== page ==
To what extent is the UK a two party system (25 marks)
It is often argued that in the UK we have a two party system this is a system where two major political parties dominate politics within a government. One of the two parties typically holds a majority in the legislature and is usually referred to, as the majority party while the other is the minority party. Traditionally in the UK this is the Conservatives and the Labour party. However, as politics and society evolves it seems that the UK is moving away from these ideas
In the period 1945–70, the UK provided a textbook example of a two-party system. The Conservatives and Labour won a clear majority of votes cast in general ...view middle of the document...
Labour did however win the election so the UK as a whole remains a two party system.
Since 1997 the use of proportional electoral systems for new bodies has helped to improve the representation of minor party’s. The two party systems is maintained by first-past-the-post system, so this new electoral system means two-partyism is harder to achieve. However, this system is not often used in the UK and isn’t used in the general election. Meaning that in regards to the general elections happen every five years when it comes to electing a prime minister, the UK remains a two party system.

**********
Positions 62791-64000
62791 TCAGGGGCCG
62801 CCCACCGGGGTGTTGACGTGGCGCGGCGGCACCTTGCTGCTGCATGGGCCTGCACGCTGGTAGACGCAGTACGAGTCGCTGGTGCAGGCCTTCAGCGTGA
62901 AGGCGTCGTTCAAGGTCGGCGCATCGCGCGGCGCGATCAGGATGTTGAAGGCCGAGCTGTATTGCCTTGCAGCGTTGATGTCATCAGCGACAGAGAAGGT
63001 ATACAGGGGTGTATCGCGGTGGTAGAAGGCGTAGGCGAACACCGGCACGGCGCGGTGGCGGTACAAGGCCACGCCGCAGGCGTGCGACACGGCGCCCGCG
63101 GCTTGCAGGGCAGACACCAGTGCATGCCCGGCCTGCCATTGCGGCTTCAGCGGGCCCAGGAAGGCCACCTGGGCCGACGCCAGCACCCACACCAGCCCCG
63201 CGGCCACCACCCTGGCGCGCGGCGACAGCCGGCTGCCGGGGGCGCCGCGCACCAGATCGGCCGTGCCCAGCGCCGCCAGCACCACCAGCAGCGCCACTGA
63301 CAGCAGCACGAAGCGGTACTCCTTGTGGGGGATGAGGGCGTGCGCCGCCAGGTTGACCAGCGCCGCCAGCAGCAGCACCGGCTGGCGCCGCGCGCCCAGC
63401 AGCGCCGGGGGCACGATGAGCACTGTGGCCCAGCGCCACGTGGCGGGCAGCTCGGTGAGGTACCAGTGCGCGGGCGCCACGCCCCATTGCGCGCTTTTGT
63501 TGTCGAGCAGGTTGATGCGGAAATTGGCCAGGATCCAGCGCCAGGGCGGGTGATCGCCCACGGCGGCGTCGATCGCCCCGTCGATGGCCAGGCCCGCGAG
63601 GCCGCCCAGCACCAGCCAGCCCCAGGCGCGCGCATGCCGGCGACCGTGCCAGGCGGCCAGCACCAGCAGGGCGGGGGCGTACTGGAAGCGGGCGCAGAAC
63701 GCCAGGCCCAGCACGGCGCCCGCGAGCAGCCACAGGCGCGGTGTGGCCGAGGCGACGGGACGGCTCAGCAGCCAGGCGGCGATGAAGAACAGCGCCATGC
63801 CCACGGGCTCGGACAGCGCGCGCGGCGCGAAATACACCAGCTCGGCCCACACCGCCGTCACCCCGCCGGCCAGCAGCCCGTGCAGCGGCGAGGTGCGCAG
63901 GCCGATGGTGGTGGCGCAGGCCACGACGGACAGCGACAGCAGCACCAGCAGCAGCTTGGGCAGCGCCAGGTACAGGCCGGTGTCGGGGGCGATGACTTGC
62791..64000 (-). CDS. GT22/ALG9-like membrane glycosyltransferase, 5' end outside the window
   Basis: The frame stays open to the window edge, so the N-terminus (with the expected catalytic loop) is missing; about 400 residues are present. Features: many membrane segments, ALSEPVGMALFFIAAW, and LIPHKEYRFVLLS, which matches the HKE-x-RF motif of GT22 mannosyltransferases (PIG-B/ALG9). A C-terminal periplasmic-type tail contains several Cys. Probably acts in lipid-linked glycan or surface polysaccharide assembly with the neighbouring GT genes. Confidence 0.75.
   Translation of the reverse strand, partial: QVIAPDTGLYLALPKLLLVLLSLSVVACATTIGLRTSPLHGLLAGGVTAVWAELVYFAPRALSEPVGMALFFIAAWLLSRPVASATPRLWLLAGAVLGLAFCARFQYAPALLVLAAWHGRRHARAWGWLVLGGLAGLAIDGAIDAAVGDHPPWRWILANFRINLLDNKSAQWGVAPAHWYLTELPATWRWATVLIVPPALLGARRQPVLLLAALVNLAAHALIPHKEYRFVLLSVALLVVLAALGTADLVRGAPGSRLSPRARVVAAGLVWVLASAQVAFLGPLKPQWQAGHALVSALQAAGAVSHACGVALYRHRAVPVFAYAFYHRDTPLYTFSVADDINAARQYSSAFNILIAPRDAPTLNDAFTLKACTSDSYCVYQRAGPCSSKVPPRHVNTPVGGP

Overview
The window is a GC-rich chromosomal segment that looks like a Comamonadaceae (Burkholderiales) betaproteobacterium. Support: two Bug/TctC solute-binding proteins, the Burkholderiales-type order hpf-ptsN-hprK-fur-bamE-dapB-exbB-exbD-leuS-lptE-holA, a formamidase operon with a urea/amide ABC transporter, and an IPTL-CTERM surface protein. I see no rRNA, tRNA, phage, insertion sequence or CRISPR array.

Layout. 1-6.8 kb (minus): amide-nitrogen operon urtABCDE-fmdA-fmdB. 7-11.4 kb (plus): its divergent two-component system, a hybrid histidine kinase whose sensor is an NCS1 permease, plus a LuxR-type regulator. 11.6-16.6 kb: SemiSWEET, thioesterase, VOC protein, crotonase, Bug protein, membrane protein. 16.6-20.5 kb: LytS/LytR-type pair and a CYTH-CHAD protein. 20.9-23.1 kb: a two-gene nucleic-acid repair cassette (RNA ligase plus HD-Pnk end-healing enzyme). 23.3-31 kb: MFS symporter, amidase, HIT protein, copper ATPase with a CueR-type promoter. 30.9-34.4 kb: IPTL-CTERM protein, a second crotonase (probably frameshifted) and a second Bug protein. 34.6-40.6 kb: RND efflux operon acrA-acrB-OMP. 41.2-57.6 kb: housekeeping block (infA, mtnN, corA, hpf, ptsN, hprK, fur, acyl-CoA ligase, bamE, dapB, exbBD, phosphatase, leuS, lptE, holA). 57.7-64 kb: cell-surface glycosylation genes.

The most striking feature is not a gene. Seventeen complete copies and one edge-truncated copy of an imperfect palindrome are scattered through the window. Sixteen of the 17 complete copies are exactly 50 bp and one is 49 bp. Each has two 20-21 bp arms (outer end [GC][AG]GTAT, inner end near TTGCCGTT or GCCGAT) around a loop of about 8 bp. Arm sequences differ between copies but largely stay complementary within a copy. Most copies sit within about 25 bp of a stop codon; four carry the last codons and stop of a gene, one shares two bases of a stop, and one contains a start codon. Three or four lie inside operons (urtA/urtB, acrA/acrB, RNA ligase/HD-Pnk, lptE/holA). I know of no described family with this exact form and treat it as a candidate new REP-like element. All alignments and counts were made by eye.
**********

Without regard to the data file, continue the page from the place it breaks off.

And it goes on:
In the last two or three decades new issues have arisen such as; war, the environment and the European Union. When regarding these issues society tend look towards Party’s like the Green Party, UKIP and even the Respect party as they are slightly more specific on the issues that their party tackle. Nevertheless they still do not gain that many votes to secure a place in Westminster as they do not look at the broader needs of the people, their policies have too narrow a focus. This means that the UK remains a two party system.
Although there is evidence to suggest that the UK completely...